Date: 01-19-2001

HONOLULU -- While "People Power" in the Philippines has forced a fast change in leadership there, specialists at the East-West Center do not believe it will lead to the kinds of social reforms so badly needed in the country.

"The illusion of mass Filipino 'People Power' bringing social change will instead maintain a system that produces great wealth for a few but abject poverty for many," said researcher Gerard Finin, who has been observing Philippine politics for more than two decades.

Vice President Gloria Macapagal Arroyo is set to become the next Philippine president after hundreds of thousands of protesters took to the streets demanding the resignation of President Joseph Estrada. Estrada has been accused of accepting millions in illegal payments. Philippine senators indefinitely adjourned his impeachment trial Wednesday.

Peter Xenos, who conducts research on health, population and social change in the Philippines, said there is no evidence to suggest that Macapagal Arroyo is corrupt. However, "the fact is that power in the Philippines definitely corrupts."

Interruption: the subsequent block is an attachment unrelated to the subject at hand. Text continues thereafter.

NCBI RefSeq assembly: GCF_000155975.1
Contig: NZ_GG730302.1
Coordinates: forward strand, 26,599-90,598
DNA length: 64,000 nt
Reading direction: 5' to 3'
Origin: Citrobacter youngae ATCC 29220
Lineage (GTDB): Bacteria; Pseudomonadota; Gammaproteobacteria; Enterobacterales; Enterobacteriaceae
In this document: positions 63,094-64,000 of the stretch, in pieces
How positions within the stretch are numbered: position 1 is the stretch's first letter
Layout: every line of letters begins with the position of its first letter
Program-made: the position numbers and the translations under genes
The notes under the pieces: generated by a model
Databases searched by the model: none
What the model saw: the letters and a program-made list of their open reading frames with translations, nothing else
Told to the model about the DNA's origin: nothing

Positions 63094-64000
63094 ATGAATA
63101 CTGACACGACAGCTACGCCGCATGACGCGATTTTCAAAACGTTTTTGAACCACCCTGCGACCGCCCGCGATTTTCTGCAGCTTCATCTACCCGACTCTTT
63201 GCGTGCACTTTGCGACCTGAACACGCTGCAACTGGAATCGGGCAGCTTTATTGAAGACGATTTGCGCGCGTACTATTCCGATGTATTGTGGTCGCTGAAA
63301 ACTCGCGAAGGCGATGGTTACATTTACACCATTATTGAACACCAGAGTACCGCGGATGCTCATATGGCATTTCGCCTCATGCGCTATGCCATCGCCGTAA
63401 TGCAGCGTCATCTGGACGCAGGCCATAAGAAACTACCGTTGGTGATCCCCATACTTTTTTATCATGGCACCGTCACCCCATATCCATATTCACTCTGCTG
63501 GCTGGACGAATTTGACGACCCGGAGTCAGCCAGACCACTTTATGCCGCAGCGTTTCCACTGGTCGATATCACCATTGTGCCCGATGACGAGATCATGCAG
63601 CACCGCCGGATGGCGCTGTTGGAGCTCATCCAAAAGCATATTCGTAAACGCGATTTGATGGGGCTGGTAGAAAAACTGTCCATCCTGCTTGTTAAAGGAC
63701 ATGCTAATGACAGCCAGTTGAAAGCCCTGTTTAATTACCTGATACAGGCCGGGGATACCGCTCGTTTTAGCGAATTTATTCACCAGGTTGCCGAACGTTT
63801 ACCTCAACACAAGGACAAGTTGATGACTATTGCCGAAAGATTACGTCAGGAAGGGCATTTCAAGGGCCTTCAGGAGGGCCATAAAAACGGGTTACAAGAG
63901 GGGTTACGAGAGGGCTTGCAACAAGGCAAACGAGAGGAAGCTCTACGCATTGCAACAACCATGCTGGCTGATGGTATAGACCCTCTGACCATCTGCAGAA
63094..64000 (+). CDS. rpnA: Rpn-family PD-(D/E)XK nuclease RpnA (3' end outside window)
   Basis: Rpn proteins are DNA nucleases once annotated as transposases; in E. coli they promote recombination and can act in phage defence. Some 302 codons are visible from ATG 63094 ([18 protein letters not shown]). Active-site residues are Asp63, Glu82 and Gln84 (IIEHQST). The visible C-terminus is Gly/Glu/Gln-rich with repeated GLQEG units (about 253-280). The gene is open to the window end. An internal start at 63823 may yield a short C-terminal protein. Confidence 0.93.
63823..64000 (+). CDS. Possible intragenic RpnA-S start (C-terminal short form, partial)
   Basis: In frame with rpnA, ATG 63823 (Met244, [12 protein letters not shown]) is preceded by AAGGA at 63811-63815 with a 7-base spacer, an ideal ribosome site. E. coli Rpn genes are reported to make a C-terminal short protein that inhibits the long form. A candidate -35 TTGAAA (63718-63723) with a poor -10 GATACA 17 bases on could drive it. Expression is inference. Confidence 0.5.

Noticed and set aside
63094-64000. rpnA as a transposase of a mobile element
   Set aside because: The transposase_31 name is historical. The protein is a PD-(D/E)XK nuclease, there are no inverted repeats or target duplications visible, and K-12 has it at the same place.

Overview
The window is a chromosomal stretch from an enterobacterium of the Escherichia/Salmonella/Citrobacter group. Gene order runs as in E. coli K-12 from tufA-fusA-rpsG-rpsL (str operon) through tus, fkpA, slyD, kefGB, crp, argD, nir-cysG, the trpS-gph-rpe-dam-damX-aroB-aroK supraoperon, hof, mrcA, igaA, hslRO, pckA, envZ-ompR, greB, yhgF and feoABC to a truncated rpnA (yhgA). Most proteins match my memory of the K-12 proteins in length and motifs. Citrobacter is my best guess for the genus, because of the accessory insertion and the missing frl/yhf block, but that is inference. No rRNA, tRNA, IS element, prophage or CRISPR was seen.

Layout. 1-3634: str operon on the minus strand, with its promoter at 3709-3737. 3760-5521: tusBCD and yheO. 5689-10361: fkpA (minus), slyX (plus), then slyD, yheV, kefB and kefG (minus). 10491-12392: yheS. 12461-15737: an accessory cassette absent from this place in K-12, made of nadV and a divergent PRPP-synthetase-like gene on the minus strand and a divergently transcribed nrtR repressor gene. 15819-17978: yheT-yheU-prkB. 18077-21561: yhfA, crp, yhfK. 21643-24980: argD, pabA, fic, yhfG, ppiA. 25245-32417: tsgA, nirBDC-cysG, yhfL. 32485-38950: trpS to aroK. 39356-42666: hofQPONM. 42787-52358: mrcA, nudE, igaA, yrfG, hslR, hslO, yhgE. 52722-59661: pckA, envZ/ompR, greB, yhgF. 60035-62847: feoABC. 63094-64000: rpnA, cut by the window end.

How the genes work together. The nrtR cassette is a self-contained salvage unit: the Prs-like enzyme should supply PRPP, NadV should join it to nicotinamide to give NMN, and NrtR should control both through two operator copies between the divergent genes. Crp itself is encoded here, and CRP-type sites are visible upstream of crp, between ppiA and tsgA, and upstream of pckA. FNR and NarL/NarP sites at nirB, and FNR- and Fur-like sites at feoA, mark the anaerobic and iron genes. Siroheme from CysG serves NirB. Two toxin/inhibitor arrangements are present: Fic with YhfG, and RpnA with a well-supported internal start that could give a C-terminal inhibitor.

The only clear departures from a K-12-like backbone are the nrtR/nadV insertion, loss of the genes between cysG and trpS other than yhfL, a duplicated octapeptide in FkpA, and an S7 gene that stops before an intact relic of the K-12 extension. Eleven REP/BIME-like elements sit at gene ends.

Macapagal Arroyo is an economist, and Xenos served on her master's thesis committee. "She is taken seriously by other economists," Xenos said. "But it's very naive to think that just by having a technically trained person things will go better."

What has changed, Xenos believes, is Filipinos' tolerance of corrupt leadership. "The kinds of things Estrada is up for are really no different than the kinds of things done by politicians for a long time. But the tolerance has diminished. People are blowing the whistle a lot sooner."

Filipinos took to the Manila streets in 1986, forcing the late President Ferdinand Marcos out of the country and sweeping Corazon Aquino to power. Marcos held power for 20 years.

Xenos said "new connectivity" among Filipinos due to Internet and other fast communication allowed Filipinos to mobilize quickly. He noted there were protests in all the major urban centers, not just Manila.

While forcing Estrada to step down is a positive development, long-term problems remain: the undermining of the government by the intervention of the armed forces, as well as the erosion of separation between church and state; and the vast gap between rich and poor. While Estrada has received most of his support from the poor, Finin said he did little to help them. "Millions of Filipinos will continue to live in poverty."

Gerard Finin can be reached at 808-944-7751 or and Peter Xenos at 808-944-7410 or
This is an East-West Wire, copyright East-West Center